Bob Room

5:10 – 7:00pm

Cosmological constant

Chair / Discussion Leader:  Stephon Alexander

 

Ivan Arraut, Osaka University

Dark Matter and Dark Energy as a possible

manifestation of a fundamental Scale

Maite Dupuis, University of Erlangen-Nuremberg

Geometric operators in loop quantum gravity

with a cosmological constant

Antonino Marciano, Dartmouth College

Interplay between cosmological constant and a DSR scale

Alejandro Satz, University of Maryland

Quantum Gravity RG  flow: a cosmological limit cycle

Bob Room

 

Wednesday, October 24, 2012

Time

Event

Location

9:00 – 11:05am

Is spacetime fundamentally discrete?

Chair / Discussion Leader:  Daniele Oriti

 

Bianca Dittrich, Perimeter Institute

Modelling continuum dynamics on discrete space time

Tobias Fritz, Perimeter Institute

Turning Weyl’s tile argument into a

mathematically rigorous no-go theorem

Seth Major, Hamilton College

On the Observability of Discrete Spatial Geometry

Roberto Percacci, SISSA

Asymptotic safety and minimal length

Bob Room

11:05 – 11:30am

Coffee Break

Bistro – 1st Floor

11:30 – 12:30pm

Dynamical dimensional reduction

Chair / Discussion Leader:  Astrid Eichhorn

 

Martin Reuter, University of Mainz

Dynamical dimensional reduction and Asymptotic Safety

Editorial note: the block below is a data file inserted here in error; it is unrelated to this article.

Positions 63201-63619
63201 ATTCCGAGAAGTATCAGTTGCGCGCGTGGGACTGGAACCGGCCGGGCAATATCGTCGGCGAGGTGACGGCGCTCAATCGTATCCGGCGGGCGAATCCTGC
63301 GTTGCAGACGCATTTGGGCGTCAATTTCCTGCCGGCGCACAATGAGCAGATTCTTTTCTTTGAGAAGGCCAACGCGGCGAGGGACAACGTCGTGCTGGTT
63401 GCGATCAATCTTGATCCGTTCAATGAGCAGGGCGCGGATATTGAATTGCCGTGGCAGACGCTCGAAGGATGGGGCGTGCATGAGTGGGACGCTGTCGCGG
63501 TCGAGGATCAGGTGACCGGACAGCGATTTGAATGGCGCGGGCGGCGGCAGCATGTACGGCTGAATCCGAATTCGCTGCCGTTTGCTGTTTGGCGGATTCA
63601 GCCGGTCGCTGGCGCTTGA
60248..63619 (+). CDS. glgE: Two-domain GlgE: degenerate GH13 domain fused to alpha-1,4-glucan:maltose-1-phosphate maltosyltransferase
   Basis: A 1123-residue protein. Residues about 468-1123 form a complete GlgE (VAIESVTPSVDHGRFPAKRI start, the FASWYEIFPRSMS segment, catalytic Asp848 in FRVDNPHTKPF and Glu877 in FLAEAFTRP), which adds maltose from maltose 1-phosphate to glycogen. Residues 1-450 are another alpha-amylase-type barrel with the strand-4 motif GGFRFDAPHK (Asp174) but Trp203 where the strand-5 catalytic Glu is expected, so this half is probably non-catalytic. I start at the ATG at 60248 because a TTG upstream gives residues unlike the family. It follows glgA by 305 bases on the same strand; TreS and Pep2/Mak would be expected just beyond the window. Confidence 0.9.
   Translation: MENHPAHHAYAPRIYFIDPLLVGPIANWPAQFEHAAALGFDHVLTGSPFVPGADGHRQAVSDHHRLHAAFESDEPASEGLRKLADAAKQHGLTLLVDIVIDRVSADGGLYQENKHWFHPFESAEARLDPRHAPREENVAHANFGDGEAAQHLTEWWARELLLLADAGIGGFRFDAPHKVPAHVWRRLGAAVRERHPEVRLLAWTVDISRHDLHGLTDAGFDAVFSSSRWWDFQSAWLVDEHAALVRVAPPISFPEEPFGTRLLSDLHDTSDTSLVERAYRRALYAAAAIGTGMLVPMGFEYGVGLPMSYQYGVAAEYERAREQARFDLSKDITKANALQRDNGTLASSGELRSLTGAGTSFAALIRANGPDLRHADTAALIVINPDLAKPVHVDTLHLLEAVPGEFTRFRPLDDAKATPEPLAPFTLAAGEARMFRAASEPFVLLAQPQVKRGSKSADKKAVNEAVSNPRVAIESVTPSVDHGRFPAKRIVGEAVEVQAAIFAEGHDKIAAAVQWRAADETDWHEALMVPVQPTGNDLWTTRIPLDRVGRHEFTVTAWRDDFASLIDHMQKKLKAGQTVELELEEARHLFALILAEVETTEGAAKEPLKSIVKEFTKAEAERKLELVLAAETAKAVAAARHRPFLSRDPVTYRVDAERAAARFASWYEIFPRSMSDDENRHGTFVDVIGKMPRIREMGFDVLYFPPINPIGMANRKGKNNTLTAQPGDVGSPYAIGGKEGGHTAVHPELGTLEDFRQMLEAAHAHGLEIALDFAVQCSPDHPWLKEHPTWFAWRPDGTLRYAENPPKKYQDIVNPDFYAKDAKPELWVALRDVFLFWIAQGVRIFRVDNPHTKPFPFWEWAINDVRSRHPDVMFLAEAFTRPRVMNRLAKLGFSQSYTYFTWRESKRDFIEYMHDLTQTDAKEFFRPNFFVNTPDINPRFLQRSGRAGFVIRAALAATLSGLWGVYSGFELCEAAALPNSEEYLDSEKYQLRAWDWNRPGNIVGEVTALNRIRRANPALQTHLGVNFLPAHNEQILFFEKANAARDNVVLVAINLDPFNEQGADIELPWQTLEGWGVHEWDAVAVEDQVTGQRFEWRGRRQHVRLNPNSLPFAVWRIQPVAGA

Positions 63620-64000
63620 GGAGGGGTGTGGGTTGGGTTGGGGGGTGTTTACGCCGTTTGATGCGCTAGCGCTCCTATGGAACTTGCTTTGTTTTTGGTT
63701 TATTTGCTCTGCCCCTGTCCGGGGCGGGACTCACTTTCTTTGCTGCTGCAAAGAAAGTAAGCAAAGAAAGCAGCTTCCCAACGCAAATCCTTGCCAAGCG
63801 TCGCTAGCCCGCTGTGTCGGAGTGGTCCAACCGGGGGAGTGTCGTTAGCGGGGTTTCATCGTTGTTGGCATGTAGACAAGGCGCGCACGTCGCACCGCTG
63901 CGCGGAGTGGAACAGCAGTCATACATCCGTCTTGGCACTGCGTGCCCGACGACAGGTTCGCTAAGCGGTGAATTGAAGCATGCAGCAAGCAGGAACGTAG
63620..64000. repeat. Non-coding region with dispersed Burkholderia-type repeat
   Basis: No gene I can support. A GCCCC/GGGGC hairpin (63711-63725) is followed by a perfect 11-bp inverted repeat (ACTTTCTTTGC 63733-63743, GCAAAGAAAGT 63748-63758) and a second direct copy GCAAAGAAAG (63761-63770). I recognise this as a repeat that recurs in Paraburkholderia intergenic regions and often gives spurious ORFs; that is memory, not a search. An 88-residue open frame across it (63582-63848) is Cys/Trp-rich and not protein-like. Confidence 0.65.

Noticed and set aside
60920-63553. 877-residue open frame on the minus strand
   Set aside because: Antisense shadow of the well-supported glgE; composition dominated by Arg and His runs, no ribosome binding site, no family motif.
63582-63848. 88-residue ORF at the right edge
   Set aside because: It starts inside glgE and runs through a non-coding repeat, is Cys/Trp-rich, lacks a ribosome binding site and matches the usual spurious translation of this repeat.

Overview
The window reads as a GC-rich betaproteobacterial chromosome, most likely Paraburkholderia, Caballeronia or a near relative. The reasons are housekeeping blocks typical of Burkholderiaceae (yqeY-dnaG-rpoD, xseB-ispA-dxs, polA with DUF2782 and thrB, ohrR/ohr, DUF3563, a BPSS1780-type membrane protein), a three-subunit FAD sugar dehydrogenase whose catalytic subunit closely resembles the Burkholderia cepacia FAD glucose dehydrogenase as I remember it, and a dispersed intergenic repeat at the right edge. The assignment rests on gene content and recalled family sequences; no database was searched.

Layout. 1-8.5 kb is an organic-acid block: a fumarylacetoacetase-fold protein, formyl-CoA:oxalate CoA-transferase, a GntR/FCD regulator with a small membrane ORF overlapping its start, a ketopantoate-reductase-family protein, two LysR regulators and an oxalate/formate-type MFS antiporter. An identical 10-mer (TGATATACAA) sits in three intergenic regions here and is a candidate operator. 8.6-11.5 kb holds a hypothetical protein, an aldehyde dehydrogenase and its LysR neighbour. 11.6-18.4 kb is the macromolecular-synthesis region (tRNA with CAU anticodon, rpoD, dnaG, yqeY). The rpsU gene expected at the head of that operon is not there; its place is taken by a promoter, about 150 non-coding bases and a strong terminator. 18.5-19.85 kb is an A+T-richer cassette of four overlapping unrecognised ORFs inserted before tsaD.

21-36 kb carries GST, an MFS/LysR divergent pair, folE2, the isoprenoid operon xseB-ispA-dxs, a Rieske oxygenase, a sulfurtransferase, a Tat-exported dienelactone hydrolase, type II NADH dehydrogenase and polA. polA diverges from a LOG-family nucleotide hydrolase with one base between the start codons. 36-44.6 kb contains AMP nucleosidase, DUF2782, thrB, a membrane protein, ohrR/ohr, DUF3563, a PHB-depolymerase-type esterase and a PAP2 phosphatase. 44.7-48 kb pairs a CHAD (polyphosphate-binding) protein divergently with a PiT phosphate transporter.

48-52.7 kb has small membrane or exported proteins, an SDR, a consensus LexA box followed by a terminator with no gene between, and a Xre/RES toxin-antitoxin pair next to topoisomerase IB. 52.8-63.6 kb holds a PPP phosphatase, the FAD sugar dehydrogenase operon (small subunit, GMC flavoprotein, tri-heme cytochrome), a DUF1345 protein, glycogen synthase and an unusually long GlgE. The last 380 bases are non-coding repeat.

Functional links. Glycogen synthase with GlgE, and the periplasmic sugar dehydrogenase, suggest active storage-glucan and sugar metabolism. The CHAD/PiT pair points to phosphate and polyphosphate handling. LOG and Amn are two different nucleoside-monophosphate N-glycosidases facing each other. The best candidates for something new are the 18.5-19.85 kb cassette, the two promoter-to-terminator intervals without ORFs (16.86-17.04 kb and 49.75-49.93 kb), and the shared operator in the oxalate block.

Dejan Stojkovic, SUNY

Vanishing dimension: theory and phenomenology

Bob Room

12:30 – 2:00pm

Lunch

Bistro – 2nd Floor

2:00 – 3:00pm

Jonathan Granot, University of Hertfordshire

Colloquium:

Astrophysical Searches for Quantum Gravity Signals

Theater

3:00 – 3:30pm

Coffee Break

Bistro – 1st Floor

3:30 – 6:35pm

Lorentz symmetry: Broken, intact or deformed?

Chair / Discussion Leader:  David Mattingly

 

Niayesh Afshordi, Perimeter Institute

Is aether technically natural?

Rafael Sorkin, Perimeter Institute

If spacetime is a causal set then Lorentz symmetry is unbroken

Sabine Hossenfelder, Nordita

Quantum superpositions of the speed of light

Jurek Kowalski-Glikman, Institute for Theoretical Physics

Relative locality and fate of Lorentz symmetry

Stefano Liberati, SISSA

Observational constraints on scale hierarchy

in Horava-Lifshiftz gravity

Joao Magueijo, Imperial College, London

Breaking Lorentz invariance: the Universe loves it!

Daniel Sudarsky,

Universidad Nacional Autonoma de Mexico Quantum Gravity Phenomenology without

Lorentz Invariance Violation

Bob Room

6:45pm

Banquet

Bistro – 1st Floor

 

Thursday, October 25, 2012

Time

Event

Location

9:00 – 10:00am

Hugo Beauchemin, Tufts University

Experimental search for quantum gravity – the hard facts

Bob Room

10:00 – 10:20am

Coffee Break

Bistro – 1st Floor

10:20 – 12:35pm

Low-scale quantum gravity, qg at accelerators

Chair / Discussion Leader:  Dejan Stojkovic

 

Stephon Alexander, Haverford College

Quantum Gravity and the Weak Interactions

Xavier Calmet, University of Sussex

Non-thermal quantum black holes

Doug Gingrich, University of Alberta

Searches for Nonperturbative

Gravitational States at the LHC

Daniel Litim, University of Sussex

Models of new physics beyond the

Standard Model of Particle Physics

Lee Smolin, Perimeter Institute

Unification of gravity with the electroweak interactions

Bob Room

12:35 – 2:00pm

Lunch

Bistro - 2nd Floor

2:00 – 3:00pm

Antonio di Domenico, University of Rome

Experimental tests of CPT symmetry

Bob Room

3:00 – 4:40pm

Effective field theory framework in QG

Chair / Discussion Leader:  Roberto Percacci